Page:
Sunday, October 20, 2013

Recurring Themes Recur for a Reason

One of the recurring themes here at the Spew is that of confirmation bias--that people pay attention to that which they want/expect to hear/see and ignore that which does not fit their pre-existing bias.  I am self-aware enough of this to understand that confirmation bias is probably a key reason why I like this NYT op-ed on .... confirmation bias.

Of course, this is a far more nuanced and specific take on the issue than my rambling, so don't listen to me.  I am not an expert on any dimension of psychology especially the fields that I tend to cite but not read--cognitive and social.  But then again, according to this piece, it is best not to listen to the most confident doctors but those who have doubts--they tend to be more reliable.

If that is the case, then perhaps you should listen to me about the things with which I feel the least confident.  This would include:
  • International political economy
  • Hockey
  • Women/girls and the pursuit thereof
  • Advanced quantitative methods
  • Discretion.  That is being discreet.  On the other hand, the forthcoming book focuses on why folks give their underlines more or less discretion, so I can fake confidence there.
  • Defense on the ultimate field.  I am very confident about throwing, but defending?  Not so much.  
  • Jumping.  I have never been confident in my vertical ability and wildly overconfident in my horizontal efforts (diving).
  • Duration of civil war.  I think I have a decent to good grasp on the causes of internal conflict but not so much on what causes them to endure or not.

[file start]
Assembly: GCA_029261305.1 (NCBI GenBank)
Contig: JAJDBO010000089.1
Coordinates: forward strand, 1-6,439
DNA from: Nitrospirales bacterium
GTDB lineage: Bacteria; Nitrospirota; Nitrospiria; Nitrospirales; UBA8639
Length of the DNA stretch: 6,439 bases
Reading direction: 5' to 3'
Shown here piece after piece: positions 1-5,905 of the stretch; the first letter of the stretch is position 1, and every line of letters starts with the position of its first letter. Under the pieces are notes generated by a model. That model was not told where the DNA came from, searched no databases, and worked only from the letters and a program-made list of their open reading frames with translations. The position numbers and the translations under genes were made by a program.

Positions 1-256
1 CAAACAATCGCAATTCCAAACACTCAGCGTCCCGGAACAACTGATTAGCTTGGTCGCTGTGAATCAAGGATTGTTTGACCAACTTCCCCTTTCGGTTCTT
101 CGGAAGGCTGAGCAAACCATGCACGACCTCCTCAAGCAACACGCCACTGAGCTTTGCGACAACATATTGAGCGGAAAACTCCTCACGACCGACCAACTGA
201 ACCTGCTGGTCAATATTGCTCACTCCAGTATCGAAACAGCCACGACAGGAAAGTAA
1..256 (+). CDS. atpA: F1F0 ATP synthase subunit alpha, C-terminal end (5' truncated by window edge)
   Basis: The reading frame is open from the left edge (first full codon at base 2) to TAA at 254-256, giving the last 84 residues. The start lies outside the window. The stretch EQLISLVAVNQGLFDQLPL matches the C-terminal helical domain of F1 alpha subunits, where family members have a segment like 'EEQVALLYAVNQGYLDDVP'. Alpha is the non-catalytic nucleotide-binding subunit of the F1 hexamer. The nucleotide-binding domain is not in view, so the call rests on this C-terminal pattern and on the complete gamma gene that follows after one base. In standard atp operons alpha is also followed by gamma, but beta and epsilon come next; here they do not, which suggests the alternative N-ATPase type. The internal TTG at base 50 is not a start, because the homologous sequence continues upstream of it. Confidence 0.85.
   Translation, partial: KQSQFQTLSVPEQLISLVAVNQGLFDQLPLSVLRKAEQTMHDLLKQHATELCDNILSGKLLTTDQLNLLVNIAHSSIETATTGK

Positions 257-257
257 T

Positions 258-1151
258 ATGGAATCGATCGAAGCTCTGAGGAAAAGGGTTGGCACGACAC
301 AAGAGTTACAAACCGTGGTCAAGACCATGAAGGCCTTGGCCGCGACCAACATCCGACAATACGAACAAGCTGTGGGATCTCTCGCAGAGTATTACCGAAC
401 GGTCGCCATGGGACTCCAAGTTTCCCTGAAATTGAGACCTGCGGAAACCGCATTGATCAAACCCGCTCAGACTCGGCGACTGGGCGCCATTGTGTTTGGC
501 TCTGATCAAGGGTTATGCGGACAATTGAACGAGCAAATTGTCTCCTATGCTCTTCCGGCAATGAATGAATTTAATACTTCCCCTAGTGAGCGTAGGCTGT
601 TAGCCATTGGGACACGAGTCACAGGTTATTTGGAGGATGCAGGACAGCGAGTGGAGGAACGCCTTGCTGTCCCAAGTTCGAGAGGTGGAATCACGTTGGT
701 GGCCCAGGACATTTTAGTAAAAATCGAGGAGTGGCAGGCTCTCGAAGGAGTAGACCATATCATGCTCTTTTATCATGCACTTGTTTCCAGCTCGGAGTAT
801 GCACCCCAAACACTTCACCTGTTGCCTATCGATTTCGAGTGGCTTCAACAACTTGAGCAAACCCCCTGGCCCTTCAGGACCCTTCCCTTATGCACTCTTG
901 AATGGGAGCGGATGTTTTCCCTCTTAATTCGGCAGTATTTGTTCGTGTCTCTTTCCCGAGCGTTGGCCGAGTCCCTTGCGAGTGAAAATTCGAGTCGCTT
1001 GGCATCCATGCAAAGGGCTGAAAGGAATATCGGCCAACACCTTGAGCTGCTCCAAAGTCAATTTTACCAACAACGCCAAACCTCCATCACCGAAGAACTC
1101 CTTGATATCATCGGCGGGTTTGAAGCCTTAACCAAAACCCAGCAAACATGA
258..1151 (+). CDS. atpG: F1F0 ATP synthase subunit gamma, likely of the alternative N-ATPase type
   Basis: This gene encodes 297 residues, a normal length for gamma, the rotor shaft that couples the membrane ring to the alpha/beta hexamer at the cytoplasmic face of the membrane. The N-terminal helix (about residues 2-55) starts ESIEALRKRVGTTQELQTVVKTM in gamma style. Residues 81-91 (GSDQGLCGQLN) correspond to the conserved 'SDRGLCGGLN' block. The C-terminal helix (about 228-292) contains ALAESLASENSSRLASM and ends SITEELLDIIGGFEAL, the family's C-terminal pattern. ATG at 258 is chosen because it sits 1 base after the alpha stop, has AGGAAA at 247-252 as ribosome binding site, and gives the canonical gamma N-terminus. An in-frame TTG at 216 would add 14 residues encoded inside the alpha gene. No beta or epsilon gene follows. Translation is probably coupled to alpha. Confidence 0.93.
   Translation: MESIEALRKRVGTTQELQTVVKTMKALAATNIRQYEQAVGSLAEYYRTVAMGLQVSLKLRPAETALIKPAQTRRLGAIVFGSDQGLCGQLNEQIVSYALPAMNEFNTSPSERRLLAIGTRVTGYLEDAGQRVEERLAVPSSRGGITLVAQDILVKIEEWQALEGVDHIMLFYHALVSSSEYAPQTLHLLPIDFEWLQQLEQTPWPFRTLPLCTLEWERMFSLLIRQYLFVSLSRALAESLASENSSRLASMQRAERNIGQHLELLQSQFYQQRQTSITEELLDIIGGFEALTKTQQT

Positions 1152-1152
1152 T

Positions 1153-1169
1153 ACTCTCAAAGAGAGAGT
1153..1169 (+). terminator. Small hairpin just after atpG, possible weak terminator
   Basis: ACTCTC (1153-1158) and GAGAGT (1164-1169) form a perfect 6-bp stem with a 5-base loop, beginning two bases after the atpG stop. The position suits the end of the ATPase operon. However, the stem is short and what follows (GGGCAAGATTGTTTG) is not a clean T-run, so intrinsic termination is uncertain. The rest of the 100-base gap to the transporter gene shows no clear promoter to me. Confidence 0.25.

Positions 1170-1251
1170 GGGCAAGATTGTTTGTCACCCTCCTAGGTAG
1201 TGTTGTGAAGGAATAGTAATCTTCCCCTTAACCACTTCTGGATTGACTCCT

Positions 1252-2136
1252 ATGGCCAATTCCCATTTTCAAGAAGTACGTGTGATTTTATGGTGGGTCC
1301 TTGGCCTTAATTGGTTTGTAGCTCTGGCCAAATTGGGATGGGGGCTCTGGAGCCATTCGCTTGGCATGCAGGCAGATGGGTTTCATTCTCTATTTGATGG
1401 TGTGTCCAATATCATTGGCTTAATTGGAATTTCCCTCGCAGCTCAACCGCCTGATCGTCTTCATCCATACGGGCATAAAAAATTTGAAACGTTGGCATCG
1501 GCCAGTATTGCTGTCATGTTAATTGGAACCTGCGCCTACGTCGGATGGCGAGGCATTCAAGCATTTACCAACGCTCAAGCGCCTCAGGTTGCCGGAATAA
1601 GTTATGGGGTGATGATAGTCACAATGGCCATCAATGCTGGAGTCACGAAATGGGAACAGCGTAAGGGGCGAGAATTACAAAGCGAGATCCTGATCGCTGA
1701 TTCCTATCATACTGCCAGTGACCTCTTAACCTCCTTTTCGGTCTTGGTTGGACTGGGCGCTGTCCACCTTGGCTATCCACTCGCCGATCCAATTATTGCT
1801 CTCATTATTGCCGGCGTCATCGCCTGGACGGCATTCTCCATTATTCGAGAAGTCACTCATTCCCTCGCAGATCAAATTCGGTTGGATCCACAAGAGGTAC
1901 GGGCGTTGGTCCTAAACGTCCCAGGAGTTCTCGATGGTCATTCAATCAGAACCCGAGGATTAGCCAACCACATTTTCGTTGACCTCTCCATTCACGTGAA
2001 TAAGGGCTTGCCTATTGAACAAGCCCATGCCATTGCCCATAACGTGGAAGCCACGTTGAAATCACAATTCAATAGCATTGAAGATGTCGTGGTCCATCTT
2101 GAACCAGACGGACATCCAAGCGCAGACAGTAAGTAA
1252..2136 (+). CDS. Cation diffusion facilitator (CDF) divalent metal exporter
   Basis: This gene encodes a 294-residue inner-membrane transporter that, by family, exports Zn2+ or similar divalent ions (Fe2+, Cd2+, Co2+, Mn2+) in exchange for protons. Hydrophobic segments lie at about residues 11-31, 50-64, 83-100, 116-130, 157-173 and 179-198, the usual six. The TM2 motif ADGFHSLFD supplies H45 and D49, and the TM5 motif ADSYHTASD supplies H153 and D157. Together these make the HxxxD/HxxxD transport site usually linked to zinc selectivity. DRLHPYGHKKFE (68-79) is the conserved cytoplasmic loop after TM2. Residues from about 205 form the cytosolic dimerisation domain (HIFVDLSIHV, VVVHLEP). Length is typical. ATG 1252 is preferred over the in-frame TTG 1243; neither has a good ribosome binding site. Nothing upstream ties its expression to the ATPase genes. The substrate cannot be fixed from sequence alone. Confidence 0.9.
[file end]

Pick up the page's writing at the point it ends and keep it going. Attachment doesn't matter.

• Running discussions in small classes.  I am far more confident, however unjustly so, about my ability to lecture.
  • Cakes.  I am probably too confident about making pies and cookies, but not so much cakes.  Good thing is that I do know someone who is a cupcake magician.
  • Judicial politics.  I don't study Congress (well, not until the next project) or Parliament, but I probably think too much of my ability to understand such stuff, but I am entirely unsure of how/why various Supreme Courts decide/operate.
  • Dancing.  I can neither dance nor judge it.  Nor sing.  Nor do anything in the creative arts with the possible exception of acting.  
  • Serious fiction.  I don't read the stuff that wins Nobel Prizes in Literature. 
Anyhow, the key lesson of the NYT piece is that one must think for themselves--do not turn off one's brain when listening to experts especially those telling you want you want to hear.  Of course, this means that you should probably ignore this post.

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